4 doctors weighed in:

Is heat or cold better for tennis elbow?

4 doctors weighed in
Dr. Kevin O'neil
Obstetrics & Gynecology - Urogynecology
1 doctor agrees

In brief: Rest & ice are best

Tennis elbow is inflammation of the tendons in the elbow or tendonitis.
This usually improves with rest and ice. Once the condition settles down, doing exercises to strengthen the forearm will help decrease the strain on the tendons and help prevent the condition from recurring.

In brief: Rest & ice are best

Tennis elbow is inflammation of the tendons in the elbow or tendonitis.
This usually improves with rest and ice. Once the condition settles down, doing exercises to strengthen the forearm will help decrease the strain on the tendons and help prevent the condition from recurring.
Dr. Kevin O'neil
Dr. Kevin O'neil
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Dr. Padmavati Garvey
Obstetrics & Gynecology

In brief: Heat

Initially heat, then rest it. Don't overuse elbow until pain gone.

In brief: Heat

Initially heat, then rest it. Don't overuse elbow until pain gone.
Dr. Padmavati Garvey
Dr. Padmavati Garvey
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Dr. Scott Kramer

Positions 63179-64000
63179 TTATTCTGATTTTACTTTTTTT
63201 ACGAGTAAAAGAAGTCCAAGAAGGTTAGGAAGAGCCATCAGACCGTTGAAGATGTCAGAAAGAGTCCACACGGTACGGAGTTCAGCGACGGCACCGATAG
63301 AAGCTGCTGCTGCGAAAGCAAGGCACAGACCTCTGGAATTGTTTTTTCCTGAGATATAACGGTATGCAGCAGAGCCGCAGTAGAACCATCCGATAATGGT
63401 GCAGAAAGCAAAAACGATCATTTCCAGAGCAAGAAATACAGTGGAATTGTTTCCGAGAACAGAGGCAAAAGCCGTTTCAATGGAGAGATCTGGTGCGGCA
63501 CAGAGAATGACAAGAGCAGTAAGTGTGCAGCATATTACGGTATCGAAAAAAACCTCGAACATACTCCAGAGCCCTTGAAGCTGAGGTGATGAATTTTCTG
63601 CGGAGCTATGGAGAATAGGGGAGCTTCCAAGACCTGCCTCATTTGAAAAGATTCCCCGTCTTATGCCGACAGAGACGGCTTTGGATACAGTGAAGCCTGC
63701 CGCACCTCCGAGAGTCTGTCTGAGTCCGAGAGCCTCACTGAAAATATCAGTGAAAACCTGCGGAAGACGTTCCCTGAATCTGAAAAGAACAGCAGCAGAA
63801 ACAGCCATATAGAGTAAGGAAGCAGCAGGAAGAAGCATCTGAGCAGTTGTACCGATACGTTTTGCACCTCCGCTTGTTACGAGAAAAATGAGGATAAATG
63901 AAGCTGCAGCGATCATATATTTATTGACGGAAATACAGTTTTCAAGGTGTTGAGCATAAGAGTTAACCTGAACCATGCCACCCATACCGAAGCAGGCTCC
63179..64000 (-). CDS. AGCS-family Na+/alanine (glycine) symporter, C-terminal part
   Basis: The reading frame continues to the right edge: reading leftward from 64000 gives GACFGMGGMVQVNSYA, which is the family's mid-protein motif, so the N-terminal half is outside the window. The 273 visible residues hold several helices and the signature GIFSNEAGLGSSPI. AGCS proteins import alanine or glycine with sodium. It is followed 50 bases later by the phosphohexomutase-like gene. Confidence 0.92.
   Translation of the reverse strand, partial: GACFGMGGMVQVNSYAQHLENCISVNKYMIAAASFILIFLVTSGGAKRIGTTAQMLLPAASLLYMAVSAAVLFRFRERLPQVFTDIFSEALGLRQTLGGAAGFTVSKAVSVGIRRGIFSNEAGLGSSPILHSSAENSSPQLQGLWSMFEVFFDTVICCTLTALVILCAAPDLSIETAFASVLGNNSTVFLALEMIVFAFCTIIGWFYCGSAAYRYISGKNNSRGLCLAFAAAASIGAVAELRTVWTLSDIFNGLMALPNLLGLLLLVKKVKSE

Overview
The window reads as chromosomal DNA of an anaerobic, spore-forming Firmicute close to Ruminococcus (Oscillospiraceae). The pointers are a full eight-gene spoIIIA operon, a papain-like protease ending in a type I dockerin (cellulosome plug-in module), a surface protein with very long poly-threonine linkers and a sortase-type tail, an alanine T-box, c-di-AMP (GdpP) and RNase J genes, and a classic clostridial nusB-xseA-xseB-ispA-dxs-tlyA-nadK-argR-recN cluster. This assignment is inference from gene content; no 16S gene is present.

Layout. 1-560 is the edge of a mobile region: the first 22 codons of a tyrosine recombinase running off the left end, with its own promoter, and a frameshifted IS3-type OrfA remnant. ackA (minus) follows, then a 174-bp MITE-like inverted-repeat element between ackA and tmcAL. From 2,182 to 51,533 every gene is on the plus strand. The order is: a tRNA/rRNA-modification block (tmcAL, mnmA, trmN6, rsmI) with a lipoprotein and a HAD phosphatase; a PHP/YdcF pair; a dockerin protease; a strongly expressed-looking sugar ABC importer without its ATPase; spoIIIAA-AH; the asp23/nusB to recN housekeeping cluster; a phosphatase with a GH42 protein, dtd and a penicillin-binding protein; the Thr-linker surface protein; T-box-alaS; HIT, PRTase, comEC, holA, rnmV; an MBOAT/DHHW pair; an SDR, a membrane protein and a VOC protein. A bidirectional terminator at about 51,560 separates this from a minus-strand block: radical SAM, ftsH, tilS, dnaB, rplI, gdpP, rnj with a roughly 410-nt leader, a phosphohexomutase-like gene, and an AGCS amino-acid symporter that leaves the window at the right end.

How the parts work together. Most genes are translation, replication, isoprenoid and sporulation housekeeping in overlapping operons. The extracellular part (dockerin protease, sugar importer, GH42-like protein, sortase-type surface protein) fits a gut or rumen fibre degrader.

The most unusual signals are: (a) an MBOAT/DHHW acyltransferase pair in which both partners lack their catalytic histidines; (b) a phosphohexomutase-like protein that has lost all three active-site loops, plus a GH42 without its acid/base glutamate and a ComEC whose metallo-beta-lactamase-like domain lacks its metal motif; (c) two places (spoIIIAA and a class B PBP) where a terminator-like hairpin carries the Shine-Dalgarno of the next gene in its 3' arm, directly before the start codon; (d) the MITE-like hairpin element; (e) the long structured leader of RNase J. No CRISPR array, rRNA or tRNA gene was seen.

Gynecology

In brief: Cold

Rice = rest, ice, compression, and elevation.
Tendinitis results from a muscle strain, micro-tears from over use. Use ice wraps or ice massage regularly to relieve discomfort. Stretch multiple times a day. As it heals then add strengthening (therabar is excellent). Also consider a restraint band to limit over use as it's healing, but don't use long term. Finally, improve tennis stroke mechanics.

In brief: Cold

Rice = rest, ice, compression, and elevation.
Tendinitis results from a muscle strain, micro-tears from over use. Use ice wraps or ice massage regularly to relieve discomfort. Stretch multiple times a day. As it heals then add strengthening (therabar is excellent). Also consider a restraint band to limit over use as it's healing, but don't use long term. Finally, improve tennis stroke mechanics.
Dr. Scott Kramer
Dr. Scott Kramer
Thank
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